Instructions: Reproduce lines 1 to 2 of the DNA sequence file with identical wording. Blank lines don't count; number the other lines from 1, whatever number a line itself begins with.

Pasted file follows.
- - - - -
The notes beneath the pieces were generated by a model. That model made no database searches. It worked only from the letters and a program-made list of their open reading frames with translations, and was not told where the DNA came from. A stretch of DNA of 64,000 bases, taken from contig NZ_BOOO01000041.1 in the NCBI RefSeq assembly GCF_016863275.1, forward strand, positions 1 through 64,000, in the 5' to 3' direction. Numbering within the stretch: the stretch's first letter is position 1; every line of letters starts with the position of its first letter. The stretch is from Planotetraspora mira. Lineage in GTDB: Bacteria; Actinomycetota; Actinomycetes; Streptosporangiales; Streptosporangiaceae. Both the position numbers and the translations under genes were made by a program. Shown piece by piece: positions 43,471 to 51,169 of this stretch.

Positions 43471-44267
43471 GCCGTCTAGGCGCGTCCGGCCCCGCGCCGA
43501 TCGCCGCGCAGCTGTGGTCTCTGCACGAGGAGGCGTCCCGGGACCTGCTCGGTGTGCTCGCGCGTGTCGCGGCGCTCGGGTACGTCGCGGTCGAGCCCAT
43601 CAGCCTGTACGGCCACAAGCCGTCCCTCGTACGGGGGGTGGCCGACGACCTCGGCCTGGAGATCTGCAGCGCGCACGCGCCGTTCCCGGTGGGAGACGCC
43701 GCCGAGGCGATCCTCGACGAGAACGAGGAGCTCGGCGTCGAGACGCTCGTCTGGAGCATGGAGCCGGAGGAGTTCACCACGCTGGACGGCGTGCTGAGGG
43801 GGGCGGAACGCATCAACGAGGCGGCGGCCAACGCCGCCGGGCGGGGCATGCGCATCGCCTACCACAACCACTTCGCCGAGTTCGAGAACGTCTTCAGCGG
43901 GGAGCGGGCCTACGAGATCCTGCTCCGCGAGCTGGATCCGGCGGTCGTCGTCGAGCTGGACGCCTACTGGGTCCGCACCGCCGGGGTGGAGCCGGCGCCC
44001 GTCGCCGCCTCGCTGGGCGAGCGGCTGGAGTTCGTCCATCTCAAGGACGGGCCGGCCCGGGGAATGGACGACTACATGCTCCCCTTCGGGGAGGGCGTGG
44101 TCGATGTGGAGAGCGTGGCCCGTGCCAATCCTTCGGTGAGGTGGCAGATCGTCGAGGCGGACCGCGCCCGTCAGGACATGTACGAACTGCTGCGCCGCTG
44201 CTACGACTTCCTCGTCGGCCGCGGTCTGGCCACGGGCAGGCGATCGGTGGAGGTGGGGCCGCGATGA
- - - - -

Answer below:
The notes beneath the pieces were generated by a model. That model made no database searches. It worked only from the letters and a program-made list of their open reading frames with translations, and was not told where the DNA came from. A stretch of DNA of 64,000 bases, taken from contig NZ_BOOO01000041.1 in the NCBI RefSeq assembly GCF_016863275.1, forward strand, positions 1 through 64,000, in the 5' to 3' direction. Numbering within the stretch: the stretch's first letter is position 1; every line of letters starts with the position of its first letter. The stretch is from Planotetraspora mira. Lineage in GTDB: Bacteria; Actinomycetota; Actinomycetes; Streptosporangiales; Streptosporangiaceae. Both the position numbers and the translations under genes were made by a program. Shown piece by piece: positions 43,471 to 51,169 of this stretch.

Positions 43471-44267